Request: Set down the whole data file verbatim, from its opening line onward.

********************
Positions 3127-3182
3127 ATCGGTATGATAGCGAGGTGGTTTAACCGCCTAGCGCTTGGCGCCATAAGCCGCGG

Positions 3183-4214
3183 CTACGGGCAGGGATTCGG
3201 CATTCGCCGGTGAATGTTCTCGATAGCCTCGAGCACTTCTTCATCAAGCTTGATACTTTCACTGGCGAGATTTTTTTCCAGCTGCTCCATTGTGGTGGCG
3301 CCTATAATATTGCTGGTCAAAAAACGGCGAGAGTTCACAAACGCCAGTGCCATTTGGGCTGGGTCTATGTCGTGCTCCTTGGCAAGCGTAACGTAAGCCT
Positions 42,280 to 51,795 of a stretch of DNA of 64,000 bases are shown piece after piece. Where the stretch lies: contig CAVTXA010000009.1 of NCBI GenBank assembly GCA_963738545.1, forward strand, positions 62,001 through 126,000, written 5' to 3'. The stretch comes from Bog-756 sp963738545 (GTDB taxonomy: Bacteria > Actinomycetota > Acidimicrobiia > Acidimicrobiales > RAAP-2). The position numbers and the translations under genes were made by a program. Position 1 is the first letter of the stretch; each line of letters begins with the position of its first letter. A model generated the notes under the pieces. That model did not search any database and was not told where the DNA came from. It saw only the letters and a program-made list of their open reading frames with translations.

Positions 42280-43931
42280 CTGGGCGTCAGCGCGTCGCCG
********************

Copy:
Positions 3127-3182
3127 ATCGGTATGATAGCGAGGTGGTTTAACCGCCTAGCGCTTGGCGCCATAAGCCGCGG

Positions 3183-4214
3183 CTACGGGCAGGGATTCGG
3201 CATTCGCCGGTGAATGTTCTCGATAGCCTCGAGCACTTCTTCATCAAGCTTGATACTTTCACTGGCGAGATTTTTTTCCAGCTGCTCCATTGTGGTGGCG
3301 CCTATAATATTGCTGGTCAAAAAACGGCGAGAGTTCACAAACGCCAGTGCCATTTGGGCTGGGTCTATGTCGTGCTCCTTGGCAAGCGTAACGTAAGCCT
Positions 42,280 to 51,795 of a stretch of DNA of 64,000 bases are shown piece after piece. Where the stretch lies: contig CAVTXA010000009.1 of NCBI GenBank assembly GCA_963738545.1, forward strand, positions 62,001 through 126,000, written 5' to 3'. The stretch comes from Bog-756 sp963738545 (GTDB taxonomy: Bacteria > Actinomycetota > Acidimicrobiia > Acidimicrobiales > RAAP-2). The position numbers and the translations under genes were made by a program. Position 1 is the first letter of the stretch; each line of letters begins with the position of its first letter. A model generated the notes under the pieces. That model did not search any database and was not told where the DNA came from. It saw only the letters and a program-made list of their open reading frames with translations.

Positions 42280-43931
42280 CTGGGCGTCAGCGCGTCGCCG